Contractual and Economical Consequences of LNG Boil-Off Quality
The gas evaporating from the Liquefied Natural Gas (LNG), usually called Boil-off Gas (BOG), has previously been out of focus regarding its composition and corresponding heating value. A concentration of the BOG has been assumed to be identical to the loaded LNG, or has been given by another constant value, as the gas has been something to the carrier has to get rid off. However, these assumptions have seemed to give deviating results in reported fuel consumption for the vessel in some cases. This master thesis is therefore investigating the difference in concentration of the BOG evaporating from the transported LNG during voyage, and corresponding deviations in reported fuel consumption by assumed characteristics of the BOG.
To do this, a dynamic model is developed to see the change in concentration of the BOG per day of the voyage by a given loaded LNG quality. By knowing the change in concentration of the BOG, the model calculates the corresponding change in Higher Heating Value (HHV), since the BOG is used as fuel for the vessel. Any changes in concentration of the LNG during the loading process is taken into account as well, as it will influence the initial concentration of the product at the first day of the voyage.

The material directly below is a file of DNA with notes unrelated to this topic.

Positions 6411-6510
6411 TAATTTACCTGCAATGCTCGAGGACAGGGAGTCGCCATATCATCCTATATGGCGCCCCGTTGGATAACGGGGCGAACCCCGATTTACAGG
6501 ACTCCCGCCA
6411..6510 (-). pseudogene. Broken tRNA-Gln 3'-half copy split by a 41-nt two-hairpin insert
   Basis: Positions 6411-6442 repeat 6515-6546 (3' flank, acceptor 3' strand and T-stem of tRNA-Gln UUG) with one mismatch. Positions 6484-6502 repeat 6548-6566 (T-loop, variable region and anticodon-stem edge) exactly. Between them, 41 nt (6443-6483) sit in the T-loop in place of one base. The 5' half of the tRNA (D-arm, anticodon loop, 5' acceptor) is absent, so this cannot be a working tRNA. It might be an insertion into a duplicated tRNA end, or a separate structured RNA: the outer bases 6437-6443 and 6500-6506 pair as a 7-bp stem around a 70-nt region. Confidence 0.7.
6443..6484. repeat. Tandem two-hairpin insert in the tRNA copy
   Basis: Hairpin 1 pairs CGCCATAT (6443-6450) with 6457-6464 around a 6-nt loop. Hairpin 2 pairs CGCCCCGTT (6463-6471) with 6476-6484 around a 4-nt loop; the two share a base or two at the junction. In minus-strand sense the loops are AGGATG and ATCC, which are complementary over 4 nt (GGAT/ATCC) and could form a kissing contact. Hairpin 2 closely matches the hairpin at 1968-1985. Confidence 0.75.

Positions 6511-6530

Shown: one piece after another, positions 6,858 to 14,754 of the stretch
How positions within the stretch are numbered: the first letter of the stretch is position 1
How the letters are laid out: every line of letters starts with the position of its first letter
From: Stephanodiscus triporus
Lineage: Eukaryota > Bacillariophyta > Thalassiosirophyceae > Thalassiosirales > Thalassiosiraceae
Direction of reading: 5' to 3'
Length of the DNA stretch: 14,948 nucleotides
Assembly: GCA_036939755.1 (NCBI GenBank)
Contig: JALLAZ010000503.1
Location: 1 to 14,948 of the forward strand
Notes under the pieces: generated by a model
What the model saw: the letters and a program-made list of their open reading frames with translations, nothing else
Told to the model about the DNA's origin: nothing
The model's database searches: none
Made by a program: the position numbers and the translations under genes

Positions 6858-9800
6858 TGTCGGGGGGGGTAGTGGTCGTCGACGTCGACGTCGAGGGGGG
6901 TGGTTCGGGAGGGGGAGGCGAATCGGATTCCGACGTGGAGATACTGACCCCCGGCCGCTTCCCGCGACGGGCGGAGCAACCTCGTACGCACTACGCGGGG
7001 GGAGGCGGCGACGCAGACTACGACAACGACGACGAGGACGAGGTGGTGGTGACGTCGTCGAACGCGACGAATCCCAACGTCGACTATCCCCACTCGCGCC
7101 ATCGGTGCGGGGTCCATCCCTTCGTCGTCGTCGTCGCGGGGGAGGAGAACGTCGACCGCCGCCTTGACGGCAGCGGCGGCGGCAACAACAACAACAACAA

To report the total fuel consumption for an LNG Carrier (LNG/C), a Fuel Oil Equivalent (FOE) is used to convert amount LNG to tons of Heavy Fuel Oil (HFO). This equivalent depends on the HHVs of both the BOG and the HFO, which is also calculated by the dynamic model. Since it has been a normal procedure for a ship owner to assume a value for this FOE, the last part of the master thesis looks into deviations in reported fuel consumption by different assumptions, and corresponding economical consequences.
The results from the model showed a significant increase in fraction of nitrogen in the BOG by only a small increase of nitrogen in the transported LNG. Since nitrogen is highly volatile at the given cargo temperature of -162°C, the LNG tended to contain a lower fraction of nitrogen when finally loaded. The difference in concentration of the BOG during voyage caused a lower HHV compared to the LNG, as the fraction of nitrogen in the BOG was higher. This affected the calculated FOE of the BOG, and caused significant deviations in reported fuel consumption when utilizing common ways to assume the FOE. By having a HFO price of 600 USD/ton, this led to an unnecessary cost of 366,000 USD for one voyage of 28 days, when transporting LNG with approximately 1 Mole% nitrogen.
Place, publisher, year, edition, pages
Institutt for marin teknikk , 2014. , 108 p.
IdentifiersURN: urn:nbn:no:ntnu:diva-26230Local ID: ntnudaim:11121OAI: oai:DiVA.org:ntnu-26230DiVA: diva2:746079
Erikstad, Stein Ove, Professor